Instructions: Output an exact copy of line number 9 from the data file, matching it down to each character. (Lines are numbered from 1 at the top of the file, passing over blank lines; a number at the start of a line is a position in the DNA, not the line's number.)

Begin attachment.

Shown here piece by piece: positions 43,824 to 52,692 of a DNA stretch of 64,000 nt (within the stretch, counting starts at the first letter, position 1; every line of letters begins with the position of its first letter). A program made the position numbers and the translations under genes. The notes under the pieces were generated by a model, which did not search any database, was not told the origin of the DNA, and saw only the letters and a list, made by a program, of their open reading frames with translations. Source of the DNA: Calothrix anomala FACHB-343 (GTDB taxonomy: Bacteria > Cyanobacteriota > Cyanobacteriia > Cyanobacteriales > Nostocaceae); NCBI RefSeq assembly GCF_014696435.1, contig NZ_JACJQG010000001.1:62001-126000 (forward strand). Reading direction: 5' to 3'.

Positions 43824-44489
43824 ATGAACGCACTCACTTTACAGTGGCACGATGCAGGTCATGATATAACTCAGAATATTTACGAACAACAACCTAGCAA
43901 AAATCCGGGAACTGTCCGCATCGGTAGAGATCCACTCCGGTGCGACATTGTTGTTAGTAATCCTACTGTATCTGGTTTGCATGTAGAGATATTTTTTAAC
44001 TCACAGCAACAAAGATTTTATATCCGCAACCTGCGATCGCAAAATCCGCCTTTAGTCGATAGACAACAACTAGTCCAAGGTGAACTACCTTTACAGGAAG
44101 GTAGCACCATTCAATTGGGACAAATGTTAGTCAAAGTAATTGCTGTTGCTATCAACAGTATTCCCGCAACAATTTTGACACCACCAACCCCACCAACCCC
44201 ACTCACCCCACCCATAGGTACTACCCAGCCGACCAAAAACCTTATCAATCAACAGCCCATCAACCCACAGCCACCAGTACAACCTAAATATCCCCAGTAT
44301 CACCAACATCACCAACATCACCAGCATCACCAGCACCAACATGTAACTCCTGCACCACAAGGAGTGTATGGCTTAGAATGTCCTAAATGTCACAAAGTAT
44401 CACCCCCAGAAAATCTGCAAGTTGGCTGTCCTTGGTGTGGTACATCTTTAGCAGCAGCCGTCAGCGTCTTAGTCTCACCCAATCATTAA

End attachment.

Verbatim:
44401 CACCCCCAGAAAATCTGCAAGTTGGCTGTCCTTGGTGTGGTACATCTTTAGCAGCAGCCGTCAGCGTCTTAGTCTCACCCAATCATTAA